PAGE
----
Rep. Austin Scott, Chairman of the House Agriculture Committee's Subcommittee on Horticulture, Research, Biotechnology and Foreign Agriculture, held a public hearing to review the impact of enforcement activities by the U.S. Department of Labor (DOL) on specialty crop growers. Specifically, Subcommittee Members addressed growing concerns that DOL is using the "Hot Goods" provision under the Fair Labor Standards Act of 1938 (FLSA) in an arbitrary manner against producers of perishable agricultural commodities without regard for the inevitable destruction of the product and significant economic hardship inflicted on farmers and their employees.
The Ag Minute: Deadline Extended, But Problem Remains
Tamara Hinton, 202.225.0184
WASHINGTON – This week during The Ag Minute, guest host Rep. Jean Schmidt, discusses the urgency for Congress to pass H.R. 872, the Reducing Regulatory Burdens Act of 2011. Rep. Schmidt is the Chairman of the Subcommittee on Nutrition and Horticulture and has helped lead efforts for the bill's passage through the U.S. House of Representatives. On Monday, the Sixth Circuit Court of Appeals extended the effective date of its order that requires pesticides users to obtain an extra permit for pesticide applications to October 31, 2011. However, Rep. Schmidt explains that the extension does not solve the underlying problem and a legislative fix is needed.
Click here to listen to The Ag Minute. The transcript is below.
"This week the House of Representatives will vote on H.R. 872, the Reducing Regulatory Burdens Act of 2011.
"I am proud to have helped write this bill, which eliminates a costly and duplicative permitting requirement for the application of pesticides - the result of a misguided court decision.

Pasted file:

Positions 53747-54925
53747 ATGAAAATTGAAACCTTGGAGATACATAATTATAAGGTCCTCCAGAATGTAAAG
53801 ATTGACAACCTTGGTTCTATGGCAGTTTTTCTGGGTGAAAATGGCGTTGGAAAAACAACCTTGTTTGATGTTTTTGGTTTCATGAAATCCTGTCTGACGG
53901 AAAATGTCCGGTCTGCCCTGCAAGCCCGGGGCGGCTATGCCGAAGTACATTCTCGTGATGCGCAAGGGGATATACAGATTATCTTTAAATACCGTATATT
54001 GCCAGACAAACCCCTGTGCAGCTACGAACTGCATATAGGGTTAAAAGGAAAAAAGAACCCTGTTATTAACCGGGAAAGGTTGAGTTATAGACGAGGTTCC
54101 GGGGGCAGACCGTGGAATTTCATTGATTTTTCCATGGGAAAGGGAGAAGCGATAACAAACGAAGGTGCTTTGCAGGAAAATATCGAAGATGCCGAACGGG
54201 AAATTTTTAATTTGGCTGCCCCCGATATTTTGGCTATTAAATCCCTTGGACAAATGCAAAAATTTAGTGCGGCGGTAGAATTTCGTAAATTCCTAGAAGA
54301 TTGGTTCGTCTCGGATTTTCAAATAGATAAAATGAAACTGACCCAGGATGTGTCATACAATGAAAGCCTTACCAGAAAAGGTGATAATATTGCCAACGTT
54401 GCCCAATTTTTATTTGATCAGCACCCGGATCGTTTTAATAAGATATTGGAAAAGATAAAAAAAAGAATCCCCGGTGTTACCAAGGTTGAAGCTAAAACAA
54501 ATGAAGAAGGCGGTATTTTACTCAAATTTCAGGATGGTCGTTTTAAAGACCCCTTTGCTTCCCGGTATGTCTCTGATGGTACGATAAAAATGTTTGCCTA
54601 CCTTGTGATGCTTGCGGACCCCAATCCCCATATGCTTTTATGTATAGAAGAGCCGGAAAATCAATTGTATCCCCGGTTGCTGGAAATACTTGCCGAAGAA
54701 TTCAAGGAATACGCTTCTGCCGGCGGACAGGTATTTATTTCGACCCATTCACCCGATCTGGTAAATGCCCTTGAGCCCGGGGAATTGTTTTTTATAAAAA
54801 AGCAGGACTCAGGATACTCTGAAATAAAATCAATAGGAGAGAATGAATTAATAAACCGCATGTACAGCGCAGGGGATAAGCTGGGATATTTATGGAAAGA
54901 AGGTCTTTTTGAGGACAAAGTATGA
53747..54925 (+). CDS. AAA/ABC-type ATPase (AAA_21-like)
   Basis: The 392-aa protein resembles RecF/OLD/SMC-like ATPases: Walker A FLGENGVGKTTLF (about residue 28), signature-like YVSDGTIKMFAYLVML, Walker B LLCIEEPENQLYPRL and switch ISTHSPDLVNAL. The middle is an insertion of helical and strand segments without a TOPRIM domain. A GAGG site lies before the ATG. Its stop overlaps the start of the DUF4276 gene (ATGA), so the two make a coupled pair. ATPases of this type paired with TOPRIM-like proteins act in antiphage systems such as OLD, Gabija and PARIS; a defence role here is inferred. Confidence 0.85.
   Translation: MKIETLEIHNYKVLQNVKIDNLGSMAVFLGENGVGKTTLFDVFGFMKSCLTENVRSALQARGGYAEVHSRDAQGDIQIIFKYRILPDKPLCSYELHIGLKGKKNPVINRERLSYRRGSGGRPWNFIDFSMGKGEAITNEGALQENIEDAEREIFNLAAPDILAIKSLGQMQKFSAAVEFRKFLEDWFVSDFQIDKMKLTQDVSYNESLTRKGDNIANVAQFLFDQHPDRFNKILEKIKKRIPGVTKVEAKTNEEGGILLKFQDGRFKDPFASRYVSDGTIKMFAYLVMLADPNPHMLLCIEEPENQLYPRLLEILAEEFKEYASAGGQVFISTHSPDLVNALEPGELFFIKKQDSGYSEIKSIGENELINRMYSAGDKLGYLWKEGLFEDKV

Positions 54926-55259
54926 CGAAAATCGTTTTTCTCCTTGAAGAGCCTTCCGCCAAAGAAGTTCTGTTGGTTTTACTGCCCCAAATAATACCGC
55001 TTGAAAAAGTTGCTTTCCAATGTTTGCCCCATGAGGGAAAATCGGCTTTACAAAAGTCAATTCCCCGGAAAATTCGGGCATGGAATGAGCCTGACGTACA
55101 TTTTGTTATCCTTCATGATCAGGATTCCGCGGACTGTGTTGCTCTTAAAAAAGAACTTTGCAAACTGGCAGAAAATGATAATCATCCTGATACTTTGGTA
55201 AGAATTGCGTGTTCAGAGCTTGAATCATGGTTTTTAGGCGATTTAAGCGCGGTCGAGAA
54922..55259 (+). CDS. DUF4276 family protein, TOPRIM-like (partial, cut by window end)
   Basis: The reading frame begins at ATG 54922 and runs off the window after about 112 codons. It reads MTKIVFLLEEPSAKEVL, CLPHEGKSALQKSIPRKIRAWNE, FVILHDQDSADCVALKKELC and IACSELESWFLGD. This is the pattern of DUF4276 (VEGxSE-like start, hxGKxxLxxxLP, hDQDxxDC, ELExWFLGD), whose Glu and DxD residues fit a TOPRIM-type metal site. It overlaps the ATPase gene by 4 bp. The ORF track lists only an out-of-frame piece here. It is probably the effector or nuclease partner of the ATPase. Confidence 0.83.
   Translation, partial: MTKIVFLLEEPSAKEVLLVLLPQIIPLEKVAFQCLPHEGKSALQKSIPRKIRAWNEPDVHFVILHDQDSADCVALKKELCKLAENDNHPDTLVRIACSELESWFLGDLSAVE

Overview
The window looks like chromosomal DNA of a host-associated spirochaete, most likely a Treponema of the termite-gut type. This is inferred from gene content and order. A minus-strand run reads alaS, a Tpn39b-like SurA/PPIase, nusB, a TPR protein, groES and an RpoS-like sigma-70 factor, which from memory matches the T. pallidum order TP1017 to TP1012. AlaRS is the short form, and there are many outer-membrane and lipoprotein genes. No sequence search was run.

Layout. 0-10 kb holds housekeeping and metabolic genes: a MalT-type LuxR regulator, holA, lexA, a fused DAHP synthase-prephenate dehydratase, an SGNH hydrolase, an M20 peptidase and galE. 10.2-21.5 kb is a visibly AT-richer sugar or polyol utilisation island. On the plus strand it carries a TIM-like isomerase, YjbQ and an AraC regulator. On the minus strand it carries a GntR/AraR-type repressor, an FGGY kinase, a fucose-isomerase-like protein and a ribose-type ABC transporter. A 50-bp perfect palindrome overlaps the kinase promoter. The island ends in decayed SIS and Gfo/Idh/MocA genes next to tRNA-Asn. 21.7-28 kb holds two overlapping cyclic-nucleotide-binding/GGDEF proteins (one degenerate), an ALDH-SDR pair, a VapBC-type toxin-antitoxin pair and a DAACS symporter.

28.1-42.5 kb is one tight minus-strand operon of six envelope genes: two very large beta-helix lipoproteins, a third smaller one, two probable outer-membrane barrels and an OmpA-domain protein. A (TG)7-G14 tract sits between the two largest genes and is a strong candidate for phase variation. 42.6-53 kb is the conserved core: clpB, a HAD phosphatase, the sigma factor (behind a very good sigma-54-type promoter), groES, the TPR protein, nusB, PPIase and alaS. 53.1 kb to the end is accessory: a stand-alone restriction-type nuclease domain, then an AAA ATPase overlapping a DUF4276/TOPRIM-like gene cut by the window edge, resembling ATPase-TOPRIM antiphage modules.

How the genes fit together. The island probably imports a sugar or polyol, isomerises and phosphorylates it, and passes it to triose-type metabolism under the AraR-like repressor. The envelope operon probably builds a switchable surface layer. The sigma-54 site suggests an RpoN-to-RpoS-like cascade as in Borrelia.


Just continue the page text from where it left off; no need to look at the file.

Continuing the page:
"This permit requirement is an economic burden to all - from the federal government to state agencies, from farmers to foresters, from public health agencies to every day citizens.
"H.R. 872 makes clear that it was never the intent of Congress to require this redundant layer of bureaucracy. Especially since the Environmental Protection Agency (EPA) already comprehensively regulates the distribution, sale and use of pesticides.
"Time is of the essence for Congress to act and the clock is ticking.
"Although the court extended the effective date of its order to October 31, it did not fix the underlying problem. The impact on all pesticides users required to obtain this extra permit will be the same in October as it is today. There is no difference in the burden, cost, or real impact on their livelihoods.
"The only thing this extension provides is six more months of regulatory uncertainty.
"Congress has the opportunity to fix this problem now. I urge my colleagues to support H.R. 872."
The Ag Minute is Chairman Lucas's weekly radio address that is released each week from the House Agriculture Committee.